Why It Pays to Forgive

When you run a business, sooner or later you have to deal with forgiveness. Maybe you are the offender and must ask for it, or maybe you aren’t and must find it in your heart to forgive an employee, a customer, or a vendor. And, of course, you may also find yourself dealing with circumstances in which the offense is unforgivable.

Whatever the case, learning how to handle forgiveness is critical to your success. “Forgiveness is about letting go. Unless you forgive yourself, unless you forgive the situation, unless you realize that the situation is over, you cannot move forward,” explains Ozzie Coto, co-founder of the Cult Branding Co., a consulting firm. “In a global economy, your peace of mind and soul are mattering more and more. In a global marketplace, you cannot afford to be psychically weighed down.”

He adds that “the competitive landscape has drastically shifted. In our highly connected world, the willingness to both apologize and to accept an apology is a time-proven competitive advantage.”

Forgiveness frees up energy to focus on more important matters, such as taking care of your customers, nurturing your people, and developing your business, says Dennis Reina, co-author of Trust and Betrayal in the Workplace: Building Effective Relationships in Your Organization.

With such significance, it’s worth taking a closer look at what forgiveness means for you and your business.

Does “Forgive” Mean You Should Forget?

People have different understandings of the term forgiveness. “Most scholars agree that forgiving does not mean excusing, forgetting, or pretending that an offense never occurred,” says Julie Exline, associate professor and director of clinical training at Case Western Reserve University. “Forgiveness also does not imply that you trust the person who hurt you. Forgiveness can be very difficult, and it can be a long process.”

But the rewards of forgiving can be great. “Forgiving provides an opportunity to grow closer as a company family, a chance to teach, to be a compassionate boss. The bottom line isn’t always a dollar,” says Alan Au, client relations manager for men’s clothier Jimmy Au’s, which has 10 employees and more than $2 million in revenue. “Showing compassion can build trust and loyalty. Employees will be more willing to work for you and that leads to more proficiency and efficiency.”

Henry Cloud, clinical psychologist, leadership consultant, and author of the book Boundaries for Leader: Results, Relationships, and Being Ridiculously in Charge, says he has seen many situations where forgiveness saved the business. “In my consulting, I have found often that the real reasons for division with a team, partners, a board, or between companies, has to do with a lack of forgiveness and reconciliation. It affects culture and performance.”

If a company has a culture that adeptly addresses forgiveness, Cloud says, “we see better performance, greater speed, lower costs (think attorneys and retention), and most of all, greater learning. Show people how to deal with conflict, name it, do it kindly, acknowledge wrong, change behavior, learn from it together, and move on.”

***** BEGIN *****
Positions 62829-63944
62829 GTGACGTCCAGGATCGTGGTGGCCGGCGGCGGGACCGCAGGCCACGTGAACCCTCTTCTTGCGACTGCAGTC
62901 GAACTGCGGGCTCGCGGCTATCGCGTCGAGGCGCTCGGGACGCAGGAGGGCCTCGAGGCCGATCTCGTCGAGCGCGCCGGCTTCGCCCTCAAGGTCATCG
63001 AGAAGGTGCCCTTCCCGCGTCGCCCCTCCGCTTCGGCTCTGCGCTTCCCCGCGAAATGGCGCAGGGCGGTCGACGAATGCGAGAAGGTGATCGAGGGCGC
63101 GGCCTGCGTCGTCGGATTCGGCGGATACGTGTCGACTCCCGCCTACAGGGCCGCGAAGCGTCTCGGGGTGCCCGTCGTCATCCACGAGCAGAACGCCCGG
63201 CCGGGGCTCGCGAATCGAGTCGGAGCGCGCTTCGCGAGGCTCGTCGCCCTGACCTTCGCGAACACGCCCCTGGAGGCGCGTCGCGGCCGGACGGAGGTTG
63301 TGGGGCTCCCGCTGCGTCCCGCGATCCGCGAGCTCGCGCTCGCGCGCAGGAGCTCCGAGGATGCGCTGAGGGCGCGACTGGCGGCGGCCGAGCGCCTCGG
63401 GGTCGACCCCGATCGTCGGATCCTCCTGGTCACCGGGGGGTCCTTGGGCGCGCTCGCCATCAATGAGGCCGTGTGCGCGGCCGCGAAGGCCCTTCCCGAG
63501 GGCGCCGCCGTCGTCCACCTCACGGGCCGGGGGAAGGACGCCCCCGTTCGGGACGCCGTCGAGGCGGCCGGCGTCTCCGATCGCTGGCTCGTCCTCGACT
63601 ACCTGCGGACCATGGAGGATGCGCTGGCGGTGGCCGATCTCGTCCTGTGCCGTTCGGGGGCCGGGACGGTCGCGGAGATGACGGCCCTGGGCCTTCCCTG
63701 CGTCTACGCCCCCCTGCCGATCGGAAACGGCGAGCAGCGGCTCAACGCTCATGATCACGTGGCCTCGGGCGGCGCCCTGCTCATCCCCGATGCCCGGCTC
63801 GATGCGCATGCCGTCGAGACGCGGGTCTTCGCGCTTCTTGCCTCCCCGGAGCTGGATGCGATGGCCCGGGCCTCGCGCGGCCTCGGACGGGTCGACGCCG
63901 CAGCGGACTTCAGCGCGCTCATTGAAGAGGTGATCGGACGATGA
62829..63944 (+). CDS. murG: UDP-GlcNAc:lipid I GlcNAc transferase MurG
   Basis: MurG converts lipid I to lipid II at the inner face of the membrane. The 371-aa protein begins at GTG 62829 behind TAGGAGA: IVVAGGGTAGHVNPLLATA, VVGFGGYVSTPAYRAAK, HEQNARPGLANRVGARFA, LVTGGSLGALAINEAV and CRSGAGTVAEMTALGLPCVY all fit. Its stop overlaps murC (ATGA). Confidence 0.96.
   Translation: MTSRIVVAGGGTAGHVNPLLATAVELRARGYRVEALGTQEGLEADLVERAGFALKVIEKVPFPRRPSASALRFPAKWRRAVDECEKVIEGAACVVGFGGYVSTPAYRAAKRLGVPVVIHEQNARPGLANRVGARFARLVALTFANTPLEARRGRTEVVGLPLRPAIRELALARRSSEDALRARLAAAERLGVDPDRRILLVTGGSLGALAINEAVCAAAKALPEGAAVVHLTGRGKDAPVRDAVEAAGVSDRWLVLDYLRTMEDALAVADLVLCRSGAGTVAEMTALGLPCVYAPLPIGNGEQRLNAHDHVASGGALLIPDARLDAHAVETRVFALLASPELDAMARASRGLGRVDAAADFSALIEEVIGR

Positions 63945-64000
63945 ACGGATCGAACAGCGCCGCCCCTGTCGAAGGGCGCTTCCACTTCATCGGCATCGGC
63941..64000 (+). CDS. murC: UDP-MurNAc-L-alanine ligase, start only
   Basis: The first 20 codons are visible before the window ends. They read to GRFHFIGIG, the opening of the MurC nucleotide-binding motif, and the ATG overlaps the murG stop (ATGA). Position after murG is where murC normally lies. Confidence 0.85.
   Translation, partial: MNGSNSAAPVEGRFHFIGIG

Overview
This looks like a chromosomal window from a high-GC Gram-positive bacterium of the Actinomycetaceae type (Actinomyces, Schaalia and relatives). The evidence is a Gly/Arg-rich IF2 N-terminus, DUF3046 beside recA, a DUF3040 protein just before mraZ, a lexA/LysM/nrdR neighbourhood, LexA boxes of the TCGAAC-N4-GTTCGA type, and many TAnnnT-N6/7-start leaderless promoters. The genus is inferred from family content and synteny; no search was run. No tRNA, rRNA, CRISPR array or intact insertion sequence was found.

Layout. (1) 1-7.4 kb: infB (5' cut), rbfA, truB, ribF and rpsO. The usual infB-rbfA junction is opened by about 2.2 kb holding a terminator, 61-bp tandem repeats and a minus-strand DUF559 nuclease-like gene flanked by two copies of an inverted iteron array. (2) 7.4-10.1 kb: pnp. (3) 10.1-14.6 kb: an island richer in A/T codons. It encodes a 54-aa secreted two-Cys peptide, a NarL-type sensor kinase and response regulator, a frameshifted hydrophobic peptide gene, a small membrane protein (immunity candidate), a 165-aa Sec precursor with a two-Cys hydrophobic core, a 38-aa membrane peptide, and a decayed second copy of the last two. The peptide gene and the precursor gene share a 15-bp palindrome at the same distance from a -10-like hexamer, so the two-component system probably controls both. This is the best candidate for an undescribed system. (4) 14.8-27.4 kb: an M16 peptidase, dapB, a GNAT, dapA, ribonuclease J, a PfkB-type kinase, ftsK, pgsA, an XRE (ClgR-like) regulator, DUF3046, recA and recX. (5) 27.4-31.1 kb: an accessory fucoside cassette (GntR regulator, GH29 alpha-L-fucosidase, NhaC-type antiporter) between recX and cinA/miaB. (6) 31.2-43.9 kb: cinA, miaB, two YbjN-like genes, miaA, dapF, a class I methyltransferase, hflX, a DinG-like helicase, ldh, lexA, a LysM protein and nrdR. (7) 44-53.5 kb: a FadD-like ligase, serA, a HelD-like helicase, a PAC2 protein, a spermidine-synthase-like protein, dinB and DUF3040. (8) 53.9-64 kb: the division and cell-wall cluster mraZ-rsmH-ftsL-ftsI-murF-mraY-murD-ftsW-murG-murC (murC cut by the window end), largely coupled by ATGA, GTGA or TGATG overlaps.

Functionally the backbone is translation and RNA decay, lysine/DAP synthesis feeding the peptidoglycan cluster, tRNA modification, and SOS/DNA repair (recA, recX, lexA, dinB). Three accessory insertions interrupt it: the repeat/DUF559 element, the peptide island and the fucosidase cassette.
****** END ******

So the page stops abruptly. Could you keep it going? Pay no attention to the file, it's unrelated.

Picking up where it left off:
Simply put, he says, “People cannot perform well in a toxic emotional culture because the higher regions of their brains are not working. Forgiveness is key to this. I have seen it from small businesses to Fortune 500 companies. It is powerful.”

As management consultant Marnie Swedberg notes: “It has been said that withholding forgiveness and holding a grudge is like drinking poison and expecting the other person to die. Unforgiveness inflicts pain on the wrong person.”

Deal With the Truth and Move On

Given all of the emotions involved, what’s the best way to handle forgiveness?

When the violation or mistake is costly — in terms of losing resources (including money), endangering other employees or customers, or hurting company morale or public relations — you may be able to forgive the offender, but you can’t just let the matter just drop, either.

“In the case of abuse and illegal offenses, ongoing employment isn’t warranted,” says Mark J. Faust Sr., CEO of consulting firm Echelon Management International.

Cloud says it’s best to acknowledge the reality of what happened, without sugarcoating it or embellishing it in your mind. Make sure that you are humble and admit your own short-comings as well. “Forgiveness is hard for people who are not aware of their own mistakes,” he notes. Grieve the loss, the disappointment, and the pain. Then seek the understanding and support of others — and let go.

Says Coto, “By any measure, forgiveness pays for itself financially, physically, spiritually, and mentally. It’s good medicine.”

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2 comments
M G MORENO
M G MORENO

I AGREE THAT "FORGIVENESS" IS PARAMOUNT TO MY WELL-BEING. I CAN FORGIVE AS EVERYONE MAKES ERRORS, HOWEVER, DEPENDING ON THE ERROR AND THE AMOUNT OF HURT OR NEGATIVITY IS CAUSED, CANNOT BE FORGOTTEN. I ADDRESS THE ERROR WITH THE INDIVIDUAL AND EXPLAIN THAT I WILL NOT ACCEPT THAT BEHAVIOR AGAIN, AND IF THEY VALUE A RELATIONSHIP WITH ME, THE ERROR WILL NOT BE REPEATED. THE SECOND TIME, (IF IT HAPPENS), THEY ARE OUT OF A RELATIONSHIP WITH ME - BE IT FRIEND OR CO-WORKER. IT SIGNIFIES THEY HAVE NOT LEARNED HOW TO COOPERATE AND ACHIEVE HARMONY.

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